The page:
The Inevitability In Beauty

Nov 21 2013 @ 8:09pm

Theoretical physicist Nima Arkani-Hamed and novelist Ian McEwan recently discussed the relationship between art and science, often agreeing that what might unite them is beauty. Here’s how Arkani-Hamed thinks about the aesthetics of his work:

We often talk of the idea of beauty in theories. And I think if this is interpreted loosely you won’t get really a sense of what we mean. We have to be a little more specific. Ideas that we find beautiful are not a capricious aesthetic judgment. It’s not fashion, it’s not sociology. It’s not something that you might find beautiful today but won’t find beautiful 10 years from now. The things that we find beautiful today we suspect would be beautiful for all eternity. And the reason is, what we mean by beauty is really a shorthand for something else. The laws that we find describe nature somehow have a sense of inevitability about them. There are very few principles and there’s no possible other way they could work once you understand them deeply enough. So that’s what we mean when we say ideas are beautiful.

A year ago I ran into this great lecture on YouTube by Leonard Bernstein about the first movement of Beethoven’s Fifth. And Bernstein used precisely this language – not approximately this language – exactly this language of inevitability, perfect accordance to its internal logical structure and how difficult and tortuous it was for Beethoven to figure out. He used precisely the same language we use in mathematics and theoretical physics to describe our sense of aesthetics and beauty.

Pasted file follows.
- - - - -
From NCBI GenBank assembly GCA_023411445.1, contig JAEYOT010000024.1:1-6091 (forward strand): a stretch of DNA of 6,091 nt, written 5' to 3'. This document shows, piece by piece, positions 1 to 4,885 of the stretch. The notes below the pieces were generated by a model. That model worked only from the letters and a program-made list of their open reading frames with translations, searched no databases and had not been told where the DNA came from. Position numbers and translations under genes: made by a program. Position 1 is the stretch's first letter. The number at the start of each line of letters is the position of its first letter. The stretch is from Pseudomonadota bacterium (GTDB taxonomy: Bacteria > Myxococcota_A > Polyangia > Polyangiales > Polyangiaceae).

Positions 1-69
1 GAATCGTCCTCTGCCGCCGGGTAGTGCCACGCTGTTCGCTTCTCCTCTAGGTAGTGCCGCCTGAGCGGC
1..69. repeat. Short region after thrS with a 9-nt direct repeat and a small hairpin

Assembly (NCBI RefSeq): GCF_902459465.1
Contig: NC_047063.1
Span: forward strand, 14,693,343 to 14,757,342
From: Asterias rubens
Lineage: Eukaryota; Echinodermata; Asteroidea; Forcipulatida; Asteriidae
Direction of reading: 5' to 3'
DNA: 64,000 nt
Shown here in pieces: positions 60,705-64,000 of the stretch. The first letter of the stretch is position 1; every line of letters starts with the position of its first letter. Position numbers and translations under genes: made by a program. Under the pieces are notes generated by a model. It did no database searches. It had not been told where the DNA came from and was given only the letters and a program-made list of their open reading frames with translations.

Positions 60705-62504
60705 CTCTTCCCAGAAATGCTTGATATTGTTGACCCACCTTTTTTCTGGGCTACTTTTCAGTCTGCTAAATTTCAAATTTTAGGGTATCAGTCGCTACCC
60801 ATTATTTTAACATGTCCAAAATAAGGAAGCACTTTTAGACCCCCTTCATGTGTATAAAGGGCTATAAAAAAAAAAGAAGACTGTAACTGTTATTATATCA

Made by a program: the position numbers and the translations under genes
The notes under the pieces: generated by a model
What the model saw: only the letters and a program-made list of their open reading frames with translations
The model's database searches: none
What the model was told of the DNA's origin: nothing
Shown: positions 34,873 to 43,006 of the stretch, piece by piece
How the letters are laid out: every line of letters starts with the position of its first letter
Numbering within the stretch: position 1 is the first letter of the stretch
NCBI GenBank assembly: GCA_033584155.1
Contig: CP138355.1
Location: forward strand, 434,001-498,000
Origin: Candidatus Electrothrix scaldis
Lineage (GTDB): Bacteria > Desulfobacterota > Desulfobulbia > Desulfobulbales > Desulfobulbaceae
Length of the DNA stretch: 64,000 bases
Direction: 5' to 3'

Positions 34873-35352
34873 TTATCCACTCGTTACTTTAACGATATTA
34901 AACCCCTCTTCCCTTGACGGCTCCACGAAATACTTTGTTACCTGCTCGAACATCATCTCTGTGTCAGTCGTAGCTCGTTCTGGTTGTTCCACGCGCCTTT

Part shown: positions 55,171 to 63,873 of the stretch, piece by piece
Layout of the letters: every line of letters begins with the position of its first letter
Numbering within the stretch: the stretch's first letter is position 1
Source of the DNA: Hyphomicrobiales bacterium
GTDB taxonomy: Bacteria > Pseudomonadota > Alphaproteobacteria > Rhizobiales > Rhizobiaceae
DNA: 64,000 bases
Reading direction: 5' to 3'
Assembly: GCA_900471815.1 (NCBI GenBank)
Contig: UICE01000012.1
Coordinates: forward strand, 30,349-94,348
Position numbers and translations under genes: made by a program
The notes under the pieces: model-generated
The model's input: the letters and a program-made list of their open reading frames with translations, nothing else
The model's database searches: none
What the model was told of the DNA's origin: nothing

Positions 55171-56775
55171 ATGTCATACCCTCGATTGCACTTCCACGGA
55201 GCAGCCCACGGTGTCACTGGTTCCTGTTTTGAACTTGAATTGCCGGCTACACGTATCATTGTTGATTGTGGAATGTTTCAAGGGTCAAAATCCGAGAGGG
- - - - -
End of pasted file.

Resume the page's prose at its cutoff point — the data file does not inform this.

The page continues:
And here’s how McEwan describes his writing’s debt to science:

I would like to feel that we could think about science as just one more aspect of organised human curiosity rather than as a special compartment. And it has, as has been very clear from this discussion, a powerful aesthetic. I think we need to generalise it. We need to absorb it into our sense that we can love the music of Beethoven without being composers and we could love science as a celebration of human ingenuity without being scientists.

Science has had a huge effect on my own sense of the world. It certainly has helped me along the way to a general global scepticism about religion. The world of faith is inimical to the world of science and in that sense science has helped me want to write books every now and then that celebrate a full-blooded rationalism. It’s one of our delightful aspects and it informs what we try to do with our laws and social policy.

We don’t succeed a lot of the time. And we despair of human relationships at the most private level when they’re irregular or contradictory. We demand even of our lovers a degree of coherence and behind that lies a notion of consistency and rationality. Enduring Love was actually a novel wishing to oppose the romantic notion that abstraction and logic and rationality and science in particular was a cold-hearted thing, a myth I think which began with Mary Shelley’s Frankenstein. We need to reclaim our own sense of the full-bloodedness, the warmth of what’s rational.

You can watch the whole interaction between McEwan and Arkani-Hamed here.